Godleski said that the trouble had begun four years earlier, when his wife discovered that he was having an affair. "Since that time she has been extremely jealous," he said, and during every argument since then, his wife made constant reference to his indiscretion. He and his wife had taken their daughter, Lillian, to the Fountain Springs Hospital on June 18 for an operation, and on June 30 Lucille began looking for work to help out with the medical expenses. She had told her husband that she would take the children once she was able to find a job.

Godleski stated that on Tuesday afternoon, July 12, a man who lived across the street, John Lubold, took him to Williamstown to see a former neighbor by the name of Wrobel, who he found at a local tavern. The men drank and talked, and although Godleski refused to reveal what he had been told by Wrobel, by the time he returned home he had made up his mind to kill his children and then take his own life. He began with Paul, taking him out bed and killing him in the basement with a butcher knife. Then he came back for Alberta. After killing two of his children, Godleski fell asleep for two hours. When he woke up at daybreak, he murdered Lillian, and attempted to dispose of the bodies by hacking them to pieces with an axe. However, after lopping off his son's head, he lost his nerve. He added that he had no intention of killing Helen. Finally, he attempted to take his own life with the butcher knife. "I decided to take the coward's way out, then I changed my mind," Godleski told the district attorney. "I'll take my medicine."

So why was Helen's life spared?

"Daddy didn't kill me because he liked me," bragged ten-year-old Helen to police officers. "I kept house for daddy since mother left us and daddy often said that I was a good little mother and that he was proud of me." Helen told authorities that on Tuesday afternoon her father said that he had to go out of town on business, and instructed her not to wait up for him. "He told me to put Alberta, Lillian and Paul to bed and go to bed myself."

"Lillian and I sleep together in daddy's room and Paul and Alberta sleep in another room," the young girl explained. "Some time during the night I believe I was dreaming about someone crying. I woke up and found Lillian was mumbling about something and daddy was standing beside her. I couldn't understand what she was saying. It sounded like she was gargling. I asked daddy what had happened. He said Lillian bumped her head on the bedpost... I didn't think anything was wrong and I went back to sleep."

Helen said that, after arriving at the undertaker's shop, Mr. Heldt told her to wait there until he came back. When Helt returned, he told Helen that her father had killed her siblings, and that he had been taken into police custody. "I love my daddy and I hope that nothing happens to him," said Helen to the police officers, who then instructed them to feed him well. She even gave them a list of the foods that he liked to eat.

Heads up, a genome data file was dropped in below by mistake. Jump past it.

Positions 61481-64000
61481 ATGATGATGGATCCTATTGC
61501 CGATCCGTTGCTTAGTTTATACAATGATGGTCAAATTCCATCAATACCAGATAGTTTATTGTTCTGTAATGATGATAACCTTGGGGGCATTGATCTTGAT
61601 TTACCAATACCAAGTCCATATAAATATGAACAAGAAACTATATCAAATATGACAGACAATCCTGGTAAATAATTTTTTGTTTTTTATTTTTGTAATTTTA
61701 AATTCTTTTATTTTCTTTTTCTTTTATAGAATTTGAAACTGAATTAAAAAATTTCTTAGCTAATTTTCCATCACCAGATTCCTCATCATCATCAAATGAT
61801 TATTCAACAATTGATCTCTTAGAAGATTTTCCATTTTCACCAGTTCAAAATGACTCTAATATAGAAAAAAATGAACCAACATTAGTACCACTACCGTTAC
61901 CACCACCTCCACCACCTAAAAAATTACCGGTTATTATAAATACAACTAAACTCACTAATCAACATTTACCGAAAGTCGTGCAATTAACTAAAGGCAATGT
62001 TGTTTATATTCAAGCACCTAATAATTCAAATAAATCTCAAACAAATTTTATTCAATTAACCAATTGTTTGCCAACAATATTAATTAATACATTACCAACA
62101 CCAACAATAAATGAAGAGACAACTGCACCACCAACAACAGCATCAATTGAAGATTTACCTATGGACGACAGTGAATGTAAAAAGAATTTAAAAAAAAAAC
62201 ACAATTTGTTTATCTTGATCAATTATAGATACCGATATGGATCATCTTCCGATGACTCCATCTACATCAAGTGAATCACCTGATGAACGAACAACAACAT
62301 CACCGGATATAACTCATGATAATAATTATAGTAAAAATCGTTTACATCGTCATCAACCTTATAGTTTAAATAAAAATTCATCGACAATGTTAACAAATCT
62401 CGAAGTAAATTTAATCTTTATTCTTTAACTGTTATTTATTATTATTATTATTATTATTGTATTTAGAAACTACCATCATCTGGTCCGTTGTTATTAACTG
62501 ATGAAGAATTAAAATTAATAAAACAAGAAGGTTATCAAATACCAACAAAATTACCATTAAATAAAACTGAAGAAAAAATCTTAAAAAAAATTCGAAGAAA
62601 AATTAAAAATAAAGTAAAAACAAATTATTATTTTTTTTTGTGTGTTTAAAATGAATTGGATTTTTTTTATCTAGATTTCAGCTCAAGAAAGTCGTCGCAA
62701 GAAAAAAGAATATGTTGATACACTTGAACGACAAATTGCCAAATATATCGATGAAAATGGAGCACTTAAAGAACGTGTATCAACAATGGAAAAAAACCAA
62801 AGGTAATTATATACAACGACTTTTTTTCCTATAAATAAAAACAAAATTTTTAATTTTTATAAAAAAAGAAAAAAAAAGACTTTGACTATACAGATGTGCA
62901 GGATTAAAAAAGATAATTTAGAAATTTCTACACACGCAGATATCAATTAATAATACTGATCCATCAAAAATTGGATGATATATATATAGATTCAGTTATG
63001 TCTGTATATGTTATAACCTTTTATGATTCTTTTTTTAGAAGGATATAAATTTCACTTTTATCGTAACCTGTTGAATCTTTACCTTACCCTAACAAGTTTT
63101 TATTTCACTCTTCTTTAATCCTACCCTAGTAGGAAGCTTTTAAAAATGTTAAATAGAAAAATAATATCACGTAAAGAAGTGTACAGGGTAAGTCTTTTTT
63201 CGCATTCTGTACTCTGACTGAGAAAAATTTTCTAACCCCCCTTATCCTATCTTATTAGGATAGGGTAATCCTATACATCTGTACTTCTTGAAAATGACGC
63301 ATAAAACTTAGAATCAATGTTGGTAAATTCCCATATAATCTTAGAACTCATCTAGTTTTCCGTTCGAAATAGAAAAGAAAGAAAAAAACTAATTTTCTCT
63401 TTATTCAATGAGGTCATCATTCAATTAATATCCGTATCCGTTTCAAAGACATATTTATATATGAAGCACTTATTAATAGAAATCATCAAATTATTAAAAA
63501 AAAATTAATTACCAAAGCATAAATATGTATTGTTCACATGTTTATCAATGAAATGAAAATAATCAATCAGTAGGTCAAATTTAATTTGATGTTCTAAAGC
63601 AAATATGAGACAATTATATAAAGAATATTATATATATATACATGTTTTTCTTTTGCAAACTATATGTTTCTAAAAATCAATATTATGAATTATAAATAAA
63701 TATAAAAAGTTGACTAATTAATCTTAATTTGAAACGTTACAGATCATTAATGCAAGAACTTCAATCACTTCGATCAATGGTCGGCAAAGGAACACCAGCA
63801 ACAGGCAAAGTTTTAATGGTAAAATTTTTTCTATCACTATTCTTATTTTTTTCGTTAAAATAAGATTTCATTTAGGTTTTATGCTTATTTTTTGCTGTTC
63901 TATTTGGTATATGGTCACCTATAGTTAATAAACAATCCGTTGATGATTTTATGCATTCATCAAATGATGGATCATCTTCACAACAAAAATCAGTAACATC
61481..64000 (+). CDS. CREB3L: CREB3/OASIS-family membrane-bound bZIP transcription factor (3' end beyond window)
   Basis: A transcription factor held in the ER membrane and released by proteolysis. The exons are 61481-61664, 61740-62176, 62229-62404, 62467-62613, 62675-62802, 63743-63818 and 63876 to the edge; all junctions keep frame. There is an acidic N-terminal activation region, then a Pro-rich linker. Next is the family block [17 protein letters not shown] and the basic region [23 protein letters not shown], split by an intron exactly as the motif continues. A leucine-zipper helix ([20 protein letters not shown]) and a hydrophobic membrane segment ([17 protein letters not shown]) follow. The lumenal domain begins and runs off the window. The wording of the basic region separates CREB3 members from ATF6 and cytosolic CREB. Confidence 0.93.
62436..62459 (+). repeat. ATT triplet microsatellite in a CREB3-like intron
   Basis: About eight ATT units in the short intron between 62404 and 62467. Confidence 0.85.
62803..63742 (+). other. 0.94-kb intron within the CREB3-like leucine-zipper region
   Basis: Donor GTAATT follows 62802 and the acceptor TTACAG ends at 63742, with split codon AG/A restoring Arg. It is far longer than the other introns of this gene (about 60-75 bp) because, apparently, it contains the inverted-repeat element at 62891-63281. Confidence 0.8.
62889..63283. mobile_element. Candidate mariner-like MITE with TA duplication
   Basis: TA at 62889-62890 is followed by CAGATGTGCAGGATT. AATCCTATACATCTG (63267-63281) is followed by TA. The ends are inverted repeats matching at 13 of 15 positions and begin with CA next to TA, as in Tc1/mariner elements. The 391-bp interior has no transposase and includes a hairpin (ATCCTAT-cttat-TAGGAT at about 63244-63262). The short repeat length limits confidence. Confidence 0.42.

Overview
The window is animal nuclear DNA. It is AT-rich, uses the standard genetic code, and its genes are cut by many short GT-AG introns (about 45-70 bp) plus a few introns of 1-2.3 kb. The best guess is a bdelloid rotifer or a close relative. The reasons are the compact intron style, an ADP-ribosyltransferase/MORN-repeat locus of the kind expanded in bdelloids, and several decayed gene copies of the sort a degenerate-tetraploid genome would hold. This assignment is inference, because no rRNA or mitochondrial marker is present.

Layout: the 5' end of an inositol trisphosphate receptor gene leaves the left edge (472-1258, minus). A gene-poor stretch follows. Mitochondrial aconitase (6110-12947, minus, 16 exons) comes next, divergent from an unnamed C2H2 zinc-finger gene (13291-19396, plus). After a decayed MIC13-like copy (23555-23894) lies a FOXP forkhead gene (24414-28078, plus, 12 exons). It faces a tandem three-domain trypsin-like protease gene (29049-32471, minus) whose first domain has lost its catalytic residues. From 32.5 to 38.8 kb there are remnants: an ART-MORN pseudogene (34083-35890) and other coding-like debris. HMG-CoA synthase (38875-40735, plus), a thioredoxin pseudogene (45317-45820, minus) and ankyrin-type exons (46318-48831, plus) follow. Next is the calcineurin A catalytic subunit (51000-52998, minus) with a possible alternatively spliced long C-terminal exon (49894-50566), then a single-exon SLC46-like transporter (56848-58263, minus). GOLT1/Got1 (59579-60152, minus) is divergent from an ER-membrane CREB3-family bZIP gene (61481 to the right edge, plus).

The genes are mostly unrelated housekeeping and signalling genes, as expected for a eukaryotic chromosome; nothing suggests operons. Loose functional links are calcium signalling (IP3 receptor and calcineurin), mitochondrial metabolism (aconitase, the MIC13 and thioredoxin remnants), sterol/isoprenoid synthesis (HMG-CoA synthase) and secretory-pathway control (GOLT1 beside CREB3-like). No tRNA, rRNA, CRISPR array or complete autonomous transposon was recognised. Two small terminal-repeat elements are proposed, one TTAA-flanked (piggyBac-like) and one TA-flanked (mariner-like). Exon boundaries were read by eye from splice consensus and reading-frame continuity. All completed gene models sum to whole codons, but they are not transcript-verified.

Mother Learns of the Awful Tragedy



"I have been expecting it for more than a year," said Lucille Godleski, after learning of the tragic news. She had been located eating lunch at a restaurant in Mount Carmel, by a messenger who managed to lure her back to Lykens under the pretense that one of her daughters had fallen ill. Only after checking into a hotel in Lykens was she told about what had happened to her children.
"I feared that Barney was insane for several years, that is why I left. The trouble started several years ago when I was sent to a hospital in Toledo, Ohio, as a drug addict. I was there for seven months until I was cured, and when I returned home I found another woman in the house."

Lucille claimed that she had been trying to find a home for her children for more than a year, and had tried to get her parents, Mr. and Mrs. Frank Sienkiewicz, to adopt them. "I knew sometime he would harm them," she said. "My father objected so they stayed at home. Now I have only one. I hope they hang Barney for killing my children. He has it coming to him. He treated me cruelly for several years. He chased me from my home and children, and now he has killed them."

While public sentiment was firmly on Lucille's side, there are many parts of her story that don't seem to add up. For instance, if she was so certain that Barney was insane, and if he had been as abusive and cruel as she had claimed, then how could she in good conscience abandon all four of her children? Those who knew Godleski best vouched for his character; his former employer called him a "model employee", and friends labeled him a "devoted father" and an "ideal husband" who never touched alcohol. So who knew the real Barney, and who knew the real Lucille? If walls could speak, the Godleski home might be able to answer these questions.



The Suicide of Barney Godleski